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LIVE MARKETS-Coronavirus: "At this stage we do not adjust forecasts"

* European shares' rebound continues after Monday's plunge

* Strong bank earnings provide support, Santander rallies

* Caution remains over spreading China virus

* Apple suppliers in demand as iPhone back to growth Welcome to the home for real-time coverage of European equity markets brought to you by Reuters stocks reporters and anchored today by Julien Ponthus. Reach him on Messenger to share your thoughts on market moves: julien.ponthus.thomsonreuters.com@reuters.net



CORONAVIRUS: "AT THIS STAGE WE DO NOT ADJUST FORECASTS" (1135 GMT)

Interesting to note that the travel and leisure index has been rising in sync with the STOXX 600 this morning, as the market continues its recovery (or gets complacent -- you choose) after Monday's big coronavirus scare.

Those getting back into the sector just as BA suspends all its flights to China might take comfort in this HSBC sectoral research note in which the bank's analysts take the view that while the virus outbreak potentially threatens the sector, some of the risk is often already priced in.

"At this stage we do not adjust forecasts for the Coronavirus impact", they write.

They notably take comfort in how markets reacted during the SARS precedent.

"As we highlight earlier in this report, the impact from the Novel Coronavirus may impact travel demand, but historically air volumes were resilient in the UK and Europe during the SARS epidemic".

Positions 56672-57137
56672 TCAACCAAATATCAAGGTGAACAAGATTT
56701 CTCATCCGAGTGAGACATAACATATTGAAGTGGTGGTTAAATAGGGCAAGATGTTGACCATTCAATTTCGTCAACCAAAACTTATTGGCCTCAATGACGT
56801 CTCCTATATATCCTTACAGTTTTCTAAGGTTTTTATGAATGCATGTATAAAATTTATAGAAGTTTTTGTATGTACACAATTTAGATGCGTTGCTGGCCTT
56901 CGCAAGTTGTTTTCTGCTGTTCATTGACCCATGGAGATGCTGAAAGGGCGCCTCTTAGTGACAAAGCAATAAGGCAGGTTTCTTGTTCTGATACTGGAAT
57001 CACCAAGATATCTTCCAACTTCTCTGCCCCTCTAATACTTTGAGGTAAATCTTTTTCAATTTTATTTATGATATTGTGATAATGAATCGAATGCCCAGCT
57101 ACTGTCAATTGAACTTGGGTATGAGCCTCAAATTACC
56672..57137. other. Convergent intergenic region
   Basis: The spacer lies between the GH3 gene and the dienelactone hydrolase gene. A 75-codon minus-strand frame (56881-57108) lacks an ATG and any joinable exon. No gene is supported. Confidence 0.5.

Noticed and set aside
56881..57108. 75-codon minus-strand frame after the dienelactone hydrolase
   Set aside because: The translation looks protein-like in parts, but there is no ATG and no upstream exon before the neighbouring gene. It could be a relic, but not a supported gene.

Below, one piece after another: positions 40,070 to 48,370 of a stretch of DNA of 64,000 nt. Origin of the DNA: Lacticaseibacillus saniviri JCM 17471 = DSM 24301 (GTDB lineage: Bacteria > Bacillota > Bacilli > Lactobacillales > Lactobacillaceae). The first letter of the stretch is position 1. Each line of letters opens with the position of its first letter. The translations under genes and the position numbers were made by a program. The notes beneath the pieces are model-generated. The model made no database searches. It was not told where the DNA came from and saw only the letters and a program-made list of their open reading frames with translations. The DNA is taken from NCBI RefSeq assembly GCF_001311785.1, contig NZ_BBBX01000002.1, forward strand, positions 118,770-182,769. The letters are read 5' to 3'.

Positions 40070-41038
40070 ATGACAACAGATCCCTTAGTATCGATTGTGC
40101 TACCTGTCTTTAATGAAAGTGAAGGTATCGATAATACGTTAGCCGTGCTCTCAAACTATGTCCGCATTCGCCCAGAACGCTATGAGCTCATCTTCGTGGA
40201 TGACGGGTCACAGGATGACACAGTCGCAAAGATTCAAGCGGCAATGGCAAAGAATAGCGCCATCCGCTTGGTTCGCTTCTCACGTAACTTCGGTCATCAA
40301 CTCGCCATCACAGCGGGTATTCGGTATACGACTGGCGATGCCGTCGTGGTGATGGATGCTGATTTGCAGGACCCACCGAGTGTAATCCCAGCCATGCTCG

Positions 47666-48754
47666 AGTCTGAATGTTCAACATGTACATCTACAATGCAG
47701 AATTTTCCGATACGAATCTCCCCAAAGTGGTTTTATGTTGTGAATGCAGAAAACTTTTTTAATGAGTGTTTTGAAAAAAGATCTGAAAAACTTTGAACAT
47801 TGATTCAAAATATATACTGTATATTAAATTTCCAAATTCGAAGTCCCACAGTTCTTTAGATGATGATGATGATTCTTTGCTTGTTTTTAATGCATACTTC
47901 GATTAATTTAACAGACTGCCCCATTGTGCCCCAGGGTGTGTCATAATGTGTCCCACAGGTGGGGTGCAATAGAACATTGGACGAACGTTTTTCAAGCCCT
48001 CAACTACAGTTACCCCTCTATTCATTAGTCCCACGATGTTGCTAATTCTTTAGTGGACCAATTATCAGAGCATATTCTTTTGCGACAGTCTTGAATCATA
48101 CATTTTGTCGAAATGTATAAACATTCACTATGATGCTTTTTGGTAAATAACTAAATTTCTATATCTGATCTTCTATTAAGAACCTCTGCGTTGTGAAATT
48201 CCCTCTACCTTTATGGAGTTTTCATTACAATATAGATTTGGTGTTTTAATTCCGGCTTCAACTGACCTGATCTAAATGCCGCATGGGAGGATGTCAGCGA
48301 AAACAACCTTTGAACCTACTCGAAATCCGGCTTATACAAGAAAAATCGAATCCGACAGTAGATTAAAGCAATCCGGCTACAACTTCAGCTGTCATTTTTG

Here's their chart:

(Julien Ponthus)

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EUROPE'S CORPORATE RECOVERY IS TURNING ELUSIVE (1054 GMT)

With Santander's Q4 shining all over the banking sector, today's batch of earnings doesn't look particularly grim, even if KPN's have clearly dampened the mood for telcos .

What's really more concerning is the constant pace at which earnings expectations are sliding down to a point where the awaited end of Europe's corporate recession is becoming somewhat elusive.

This was supposed to be the quarter during which profits would finally rise again for the STOXX 600 after three sets of decline.

But looking at the chart below, things don't look that good, particularly at a moment when strategists are struggling to justify current valuations.

(Julien Ponthus)

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WHY A BIG CORRECTION LOOKS UNLIKELY (1023 GMT)

Two days of gains have almost erased Monday's nervy coronavirus drop and even though many remain sceptical about the market's apparent resilience, the fact that investor positioning is still cautious would suggest that a big correction is unlikely.

"We acknowledge that the macro implications of the coronavirus outbreak are unknown at this stage and that the situation could get worse before it gets better", strategists at the UK bank led by Emmanuel Cau say.